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Saturday August 2, 2014 MYT 12:00:00 AM
Saturday August 2, 2014 MYT 10:30:15 AM
by louisa lim
La Boca's famous nachos, easy on the cheese, but it's got heaps of everything else. - Photos CHAN TAK KONG/The Star
Thanks to La Boca, one doesn’t have to endure a 30-hour flight just to get a taste of Latin America.
FROM the moment you enter its wonderfully quirky dining area, La Boca Latino Bar enchants. The genial atmosphere, the snappy dance music, the mouthwatering scents of food wafting in from the open kitchen and the artwork on the walls all transport you to a place packed with happiness and fun.
La Boca is, after all, a real barrio or neighbourhood in Buenos Aires and a tourist magnet in its own right. And like most Latin American destinations, food is a real highlight.
La Boca the establishment is no different. The instant guests plop into their seats, waiters cruise over, bearing colourful menus that list everything from Mexican tortillas to Argentinean-style slow-roasted meats to Brazilian bobó to Cuban coffees and cigars. The sheer variation of its content is enough to send any foodie into a frenzy because it’s difficult not to want it all.
But here’s a tip: nobody dines at La Boca without first ordering the nachos. The restaurant’s signature dish comes generously doused in jalapeno, melted cheese, beans, salsa and guacamole made from one whole avocado. Also highly intoxicating are the jalapenos rellenos, or golden fried chilli poppers stuffed with cheddar and cream cheese, so spicy that it will make your ears smoke and your eyes water.
And these are just the starters.
A majestic rotisserie oven dominates the kitchen, and is used intermittently each time someone orders a Black Angus Beef Churrasco, a Lamb Shortloin, “Granjero” Chicken or the succulent Mixed Grill combining all three. The meat is slow roasted instead of seared to retain its moisture and then served with two sides and an interesting array of sauces, including the delightfully green Chimichurri, a Latin concoction made from finely-chopped parsley, minced garlic, olive oil, oregano, and white or red wine vinegar; or La Boca’s version of the traditional spicy Chilean Pebre, this time with sweet corn and sundried tomatoes.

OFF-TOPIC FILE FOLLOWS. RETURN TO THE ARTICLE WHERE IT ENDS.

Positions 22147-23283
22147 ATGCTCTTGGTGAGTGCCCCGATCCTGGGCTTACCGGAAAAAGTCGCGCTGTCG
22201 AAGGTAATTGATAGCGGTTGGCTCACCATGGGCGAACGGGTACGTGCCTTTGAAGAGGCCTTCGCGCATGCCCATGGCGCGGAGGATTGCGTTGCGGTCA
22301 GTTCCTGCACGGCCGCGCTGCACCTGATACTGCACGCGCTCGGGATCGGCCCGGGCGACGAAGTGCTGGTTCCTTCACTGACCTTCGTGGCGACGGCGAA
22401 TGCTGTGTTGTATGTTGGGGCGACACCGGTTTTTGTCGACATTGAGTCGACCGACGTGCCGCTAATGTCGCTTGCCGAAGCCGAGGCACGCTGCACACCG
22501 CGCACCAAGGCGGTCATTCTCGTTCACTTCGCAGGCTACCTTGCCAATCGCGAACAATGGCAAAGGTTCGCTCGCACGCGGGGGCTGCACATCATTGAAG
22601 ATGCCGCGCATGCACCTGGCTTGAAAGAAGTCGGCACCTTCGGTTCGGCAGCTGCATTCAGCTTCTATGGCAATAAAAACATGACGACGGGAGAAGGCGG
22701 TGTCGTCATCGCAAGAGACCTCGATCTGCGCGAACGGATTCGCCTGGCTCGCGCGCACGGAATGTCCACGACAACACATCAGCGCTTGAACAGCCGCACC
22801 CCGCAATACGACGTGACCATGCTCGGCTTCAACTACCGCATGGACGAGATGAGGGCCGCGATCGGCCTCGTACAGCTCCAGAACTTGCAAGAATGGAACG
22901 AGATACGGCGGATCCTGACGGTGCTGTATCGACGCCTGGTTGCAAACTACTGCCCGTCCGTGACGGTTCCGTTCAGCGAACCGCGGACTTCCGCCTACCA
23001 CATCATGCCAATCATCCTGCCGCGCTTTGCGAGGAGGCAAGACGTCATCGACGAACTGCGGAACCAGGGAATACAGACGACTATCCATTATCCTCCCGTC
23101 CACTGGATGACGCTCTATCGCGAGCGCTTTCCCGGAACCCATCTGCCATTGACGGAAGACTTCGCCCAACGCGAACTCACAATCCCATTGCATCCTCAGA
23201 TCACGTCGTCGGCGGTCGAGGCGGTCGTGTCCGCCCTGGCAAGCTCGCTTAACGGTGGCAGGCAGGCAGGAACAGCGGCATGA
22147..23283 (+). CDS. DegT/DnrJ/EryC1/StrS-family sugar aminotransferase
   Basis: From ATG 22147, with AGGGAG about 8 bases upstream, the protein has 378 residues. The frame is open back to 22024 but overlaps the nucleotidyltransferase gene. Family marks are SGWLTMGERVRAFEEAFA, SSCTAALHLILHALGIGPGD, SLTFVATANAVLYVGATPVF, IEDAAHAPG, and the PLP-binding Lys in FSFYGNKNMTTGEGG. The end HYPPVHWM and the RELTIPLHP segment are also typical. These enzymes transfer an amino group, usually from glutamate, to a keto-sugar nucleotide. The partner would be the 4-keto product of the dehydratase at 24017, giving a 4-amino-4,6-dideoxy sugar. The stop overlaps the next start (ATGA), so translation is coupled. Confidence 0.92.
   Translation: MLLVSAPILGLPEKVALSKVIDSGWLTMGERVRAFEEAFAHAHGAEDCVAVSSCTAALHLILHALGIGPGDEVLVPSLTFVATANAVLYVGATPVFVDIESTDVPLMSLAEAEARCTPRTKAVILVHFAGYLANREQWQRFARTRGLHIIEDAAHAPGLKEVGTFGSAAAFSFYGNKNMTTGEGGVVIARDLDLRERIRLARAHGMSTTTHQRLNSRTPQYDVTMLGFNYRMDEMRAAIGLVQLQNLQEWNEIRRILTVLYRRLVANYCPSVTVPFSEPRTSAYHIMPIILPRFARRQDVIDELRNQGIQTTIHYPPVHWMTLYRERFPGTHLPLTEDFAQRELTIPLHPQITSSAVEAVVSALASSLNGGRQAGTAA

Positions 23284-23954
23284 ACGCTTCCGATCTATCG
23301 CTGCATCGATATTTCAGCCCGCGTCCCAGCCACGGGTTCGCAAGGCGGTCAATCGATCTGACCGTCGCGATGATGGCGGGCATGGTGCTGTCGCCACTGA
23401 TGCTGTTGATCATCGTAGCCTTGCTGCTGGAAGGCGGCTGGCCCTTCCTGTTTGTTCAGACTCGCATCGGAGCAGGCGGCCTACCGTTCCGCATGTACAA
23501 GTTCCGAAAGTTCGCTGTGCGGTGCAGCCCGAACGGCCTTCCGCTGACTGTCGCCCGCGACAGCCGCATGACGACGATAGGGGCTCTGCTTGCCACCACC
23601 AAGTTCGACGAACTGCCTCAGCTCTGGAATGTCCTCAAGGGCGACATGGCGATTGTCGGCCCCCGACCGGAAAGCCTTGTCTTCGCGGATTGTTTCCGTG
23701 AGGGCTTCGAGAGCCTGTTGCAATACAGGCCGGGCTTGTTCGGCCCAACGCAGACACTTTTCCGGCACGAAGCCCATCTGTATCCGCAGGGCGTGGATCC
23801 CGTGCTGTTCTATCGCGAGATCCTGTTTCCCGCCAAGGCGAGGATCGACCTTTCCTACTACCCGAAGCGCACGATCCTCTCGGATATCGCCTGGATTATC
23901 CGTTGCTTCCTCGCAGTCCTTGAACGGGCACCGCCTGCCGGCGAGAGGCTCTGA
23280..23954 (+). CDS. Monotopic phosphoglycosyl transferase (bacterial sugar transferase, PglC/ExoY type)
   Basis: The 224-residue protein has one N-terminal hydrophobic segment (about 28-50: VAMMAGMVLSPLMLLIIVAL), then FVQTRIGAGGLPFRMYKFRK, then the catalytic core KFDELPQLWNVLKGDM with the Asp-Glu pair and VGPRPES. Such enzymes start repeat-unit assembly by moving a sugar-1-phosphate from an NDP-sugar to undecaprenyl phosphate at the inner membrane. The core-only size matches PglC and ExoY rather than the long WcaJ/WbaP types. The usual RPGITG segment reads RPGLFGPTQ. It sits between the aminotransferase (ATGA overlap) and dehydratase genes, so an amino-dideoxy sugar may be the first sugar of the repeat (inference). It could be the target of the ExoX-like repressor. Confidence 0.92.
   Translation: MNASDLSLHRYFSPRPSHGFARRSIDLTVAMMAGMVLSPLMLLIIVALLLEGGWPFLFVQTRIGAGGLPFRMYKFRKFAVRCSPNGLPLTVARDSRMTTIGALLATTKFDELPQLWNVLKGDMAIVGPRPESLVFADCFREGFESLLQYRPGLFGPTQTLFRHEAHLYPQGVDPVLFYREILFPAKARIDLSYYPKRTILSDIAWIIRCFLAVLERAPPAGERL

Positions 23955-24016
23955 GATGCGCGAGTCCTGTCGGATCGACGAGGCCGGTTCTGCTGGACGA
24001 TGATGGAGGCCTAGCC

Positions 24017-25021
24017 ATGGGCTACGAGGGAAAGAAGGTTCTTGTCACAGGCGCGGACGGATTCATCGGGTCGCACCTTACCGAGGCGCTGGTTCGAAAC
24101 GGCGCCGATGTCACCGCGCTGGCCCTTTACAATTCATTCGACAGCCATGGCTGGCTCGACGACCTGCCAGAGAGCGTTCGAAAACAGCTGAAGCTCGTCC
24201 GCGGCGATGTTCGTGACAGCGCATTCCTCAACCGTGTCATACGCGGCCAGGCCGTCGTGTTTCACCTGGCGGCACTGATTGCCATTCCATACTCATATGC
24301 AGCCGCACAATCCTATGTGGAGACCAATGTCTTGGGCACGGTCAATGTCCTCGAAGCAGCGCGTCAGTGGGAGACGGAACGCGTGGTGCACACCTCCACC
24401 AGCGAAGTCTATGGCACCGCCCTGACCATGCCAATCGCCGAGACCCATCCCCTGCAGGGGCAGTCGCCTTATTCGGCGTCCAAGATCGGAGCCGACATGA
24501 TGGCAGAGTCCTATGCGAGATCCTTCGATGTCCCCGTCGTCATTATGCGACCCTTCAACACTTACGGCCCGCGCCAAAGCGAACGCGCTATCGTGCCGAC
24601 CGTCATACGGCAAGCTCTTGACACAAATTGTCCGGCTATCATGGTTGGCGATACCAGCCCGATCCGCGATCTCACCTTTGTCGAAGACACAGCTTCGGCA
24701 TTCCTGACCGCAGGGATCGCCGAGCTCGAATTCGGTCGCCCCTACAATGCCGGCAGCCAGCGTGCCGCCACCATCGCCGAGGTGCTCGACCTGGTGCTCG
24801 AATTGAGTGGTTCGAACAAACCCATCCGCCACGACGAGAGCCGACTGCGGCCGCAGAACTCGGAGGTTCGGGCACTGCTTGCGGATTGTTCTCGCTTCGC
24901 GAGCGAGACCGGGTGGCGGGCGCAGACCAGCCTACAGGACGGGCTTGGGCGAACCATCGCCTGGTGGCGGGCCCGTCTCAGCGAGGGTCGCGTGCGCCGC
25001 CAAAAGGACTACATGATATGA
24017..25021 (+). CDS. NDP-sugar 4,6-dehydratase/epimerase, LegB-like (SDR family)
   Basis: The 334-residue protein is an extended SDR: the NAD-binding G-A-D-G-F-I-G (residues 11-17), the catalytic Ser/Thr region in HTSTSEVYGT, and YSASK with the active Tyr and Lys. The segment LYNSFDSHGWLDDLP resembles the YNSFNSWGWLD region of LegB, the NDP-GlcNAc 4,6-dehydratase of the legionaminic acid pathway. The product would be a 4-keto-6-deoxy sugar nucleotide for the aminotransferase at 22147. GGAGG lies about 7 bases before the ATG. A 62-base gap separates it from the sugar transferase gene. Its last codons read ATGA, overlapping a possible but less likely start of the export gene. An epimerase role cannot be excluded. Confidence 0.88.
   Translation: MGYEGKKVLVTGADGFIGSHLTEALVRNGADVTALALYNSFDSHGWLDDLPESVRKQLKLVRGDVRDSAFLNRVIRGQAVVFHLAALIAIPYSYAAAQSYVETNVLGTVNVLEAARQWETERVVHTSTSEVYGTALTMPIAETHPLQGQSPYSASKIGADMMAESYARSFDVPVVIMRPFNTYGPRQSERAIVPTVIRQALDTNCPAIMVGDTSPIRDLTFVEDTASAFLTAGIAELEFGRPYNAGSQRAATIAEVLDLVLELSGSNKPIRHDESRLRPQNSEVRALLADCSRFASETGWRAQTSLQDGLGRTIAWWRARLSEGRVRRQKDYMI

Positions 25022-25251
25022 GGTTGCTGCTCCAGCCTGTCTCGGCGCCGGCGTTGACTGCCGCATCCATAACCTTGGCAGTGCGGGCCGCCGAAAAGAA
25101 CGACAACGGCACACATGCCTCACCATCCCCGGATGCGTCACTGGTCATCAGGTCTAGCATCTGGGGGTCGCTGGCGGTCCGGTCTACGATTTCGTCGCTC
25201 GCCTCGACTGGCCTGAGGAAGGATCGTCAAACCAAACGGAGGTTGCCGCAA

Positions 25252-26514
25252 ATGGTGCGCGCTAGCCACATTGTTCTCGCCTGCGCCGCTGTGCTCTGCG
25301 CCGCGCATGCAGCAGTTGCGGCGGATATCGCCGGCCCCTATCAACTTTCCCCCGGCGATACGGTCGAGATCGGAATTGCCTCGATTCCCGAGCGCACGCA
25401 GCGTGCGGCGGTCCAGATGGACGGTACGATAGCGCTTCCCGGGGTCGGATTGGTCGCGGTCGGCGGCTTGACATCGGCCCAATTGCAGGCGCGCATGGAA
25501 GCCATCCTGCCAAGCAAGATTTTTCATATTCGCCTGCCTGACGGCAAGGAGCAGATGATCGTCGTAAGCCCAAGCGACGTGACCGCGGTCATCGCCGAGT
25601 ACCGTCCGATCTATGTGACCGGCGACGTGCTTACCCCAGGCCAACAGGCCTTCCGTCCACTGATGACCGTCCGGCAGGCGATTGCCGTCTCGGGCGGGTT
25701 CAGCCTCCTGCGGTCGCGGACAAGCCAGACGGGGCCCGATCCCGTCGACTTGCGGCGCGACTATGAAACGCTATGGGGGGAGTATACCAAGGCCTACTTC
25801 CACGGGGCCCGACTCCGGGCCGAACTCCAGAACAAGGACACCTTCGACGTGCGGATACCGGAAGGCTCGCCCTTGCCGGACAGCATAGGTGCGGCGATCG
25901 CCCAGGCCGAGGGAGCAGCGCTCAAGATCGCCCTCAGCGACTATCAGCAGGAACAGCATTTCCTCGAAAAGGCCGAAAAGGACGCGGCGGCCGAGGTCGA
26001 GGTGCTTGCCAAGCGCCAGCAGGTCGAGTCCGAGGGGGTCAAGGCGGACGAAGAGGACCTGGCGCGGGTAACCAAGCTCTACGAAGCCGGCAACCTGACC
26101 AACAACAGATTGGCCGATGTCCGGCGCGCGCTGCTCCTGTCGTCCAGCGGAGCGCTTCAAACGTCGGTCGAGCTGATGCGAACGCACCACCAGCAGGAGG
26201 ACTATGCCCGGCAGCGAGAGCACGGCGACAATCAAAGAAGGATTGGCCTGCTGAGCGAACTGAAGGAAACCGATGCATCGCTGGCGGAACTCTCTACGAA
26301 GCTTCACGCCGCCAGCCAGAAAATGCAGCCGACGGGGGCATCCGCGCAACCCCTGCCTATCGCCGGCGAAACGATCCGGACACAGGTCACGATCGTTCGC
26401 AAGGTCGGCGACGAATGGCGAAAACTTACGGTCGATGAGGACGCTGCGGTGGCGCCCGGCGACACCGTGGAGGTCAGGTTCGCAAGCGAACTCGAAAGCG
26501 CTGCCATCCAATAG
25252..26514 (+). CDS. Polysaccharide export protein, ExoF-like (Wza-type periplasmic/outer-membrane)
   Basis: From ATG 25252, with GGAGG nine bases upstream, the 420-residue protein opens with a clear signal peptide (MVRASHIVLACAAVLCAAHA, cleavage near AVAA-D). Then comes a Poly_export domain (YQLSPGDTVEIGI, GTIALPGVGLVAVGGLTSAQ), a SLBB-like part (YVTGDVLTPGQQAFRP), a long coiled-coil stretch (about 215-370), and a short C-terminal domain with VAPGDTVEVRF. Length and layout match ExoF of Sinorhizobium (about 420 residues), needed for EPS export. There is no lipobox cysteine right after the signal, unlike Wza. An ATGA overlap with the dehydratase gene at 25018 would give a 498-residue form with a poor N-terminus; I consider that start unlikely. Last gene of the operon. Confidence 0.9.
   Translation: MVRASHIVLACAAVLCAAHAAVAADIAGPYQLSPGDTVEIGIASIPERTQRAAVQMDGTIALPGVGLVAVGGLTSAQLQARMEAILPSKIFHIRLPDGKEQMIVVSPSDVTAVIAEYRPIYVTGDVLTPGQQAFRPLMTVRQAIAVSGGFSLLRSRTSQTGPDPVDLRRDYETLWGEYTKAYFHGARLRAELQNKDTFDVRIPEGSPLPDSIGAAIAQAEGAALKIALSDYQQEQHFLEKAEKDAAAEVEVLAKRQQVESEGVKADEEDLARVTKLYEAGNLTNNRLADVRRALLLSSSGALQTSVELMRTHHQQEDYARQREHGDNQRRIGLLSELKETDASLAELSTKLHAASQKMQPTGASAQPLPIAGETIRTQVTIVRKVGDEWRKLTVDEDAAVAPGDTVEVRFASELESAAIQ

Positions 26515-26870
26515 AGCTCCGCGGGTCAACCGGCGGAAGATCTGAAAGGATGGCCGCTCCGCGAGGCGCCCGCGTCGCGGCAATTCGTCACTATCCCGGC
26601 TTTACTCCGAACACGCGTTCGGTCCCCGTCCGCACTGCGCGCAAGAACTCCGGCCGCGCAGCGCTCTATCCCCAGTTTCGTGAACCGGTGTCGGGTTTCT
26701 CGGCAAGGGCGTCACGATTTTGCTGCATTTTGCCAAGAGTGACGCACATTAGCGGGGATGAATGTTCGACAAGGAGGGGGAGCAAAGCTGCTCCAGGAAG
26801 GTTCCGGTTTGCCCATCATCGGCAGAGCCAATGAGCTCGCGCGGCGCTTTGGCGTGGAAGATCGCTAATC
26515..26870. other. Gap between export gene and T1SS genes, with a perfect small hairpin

Newbies of Latin American cuisine should try the tamales, as recommended by La Boca’s head chef Teo Jia Jin. These homemade corn cakes – which are cooked in plantain leaves, stuffed with chicken and served with saffron rice and mixed bean salad – looks comically similar to our nasi lemak, but tastes very different because of the smokiness of the chipotle. Of course, it’s wise to stick to good ol’ fajitas if you’re not that adventurous.
A young chef of Chinese descent, Teo is proud of the food he creates. He’s also especially proud that many are made from scratch, using ingredients that are real and fresh.
Meanwhile, we’re back on familiar ground with desserts. The crunchy hand-pulled churros are dusted with cinnamon sugar and served with two dips, Brazilian brigadeiro and Argentinian dulce de leche. The first – a condensed milk and chocolate mixture that’s been sitting over a slow fire for eight hours – is a crowd favourite because of its perfect balance of creaminess and sweetness. If you’re hankering for something with fewer calories, the coffee cocktails are worth a shot (or two). The carajillo or espresso whipped with dark rum, kahlua and topped with whipped cream, acts as a nice little closure.
Watsons VIP Card members enjoy 10% off the total bill on a la carte items with a minimum spend of RM100.
La Boca – Latino Bar
Lot C3.10.03, Level 3
Pavilion Kuala Lumpur
168 Jalan Bukit Bintang
55100 Kuala Lumpur
Tel: 03-2148 9977
Tags / Keywords:
La Boca, Latin American food, La Boca Latino Bar
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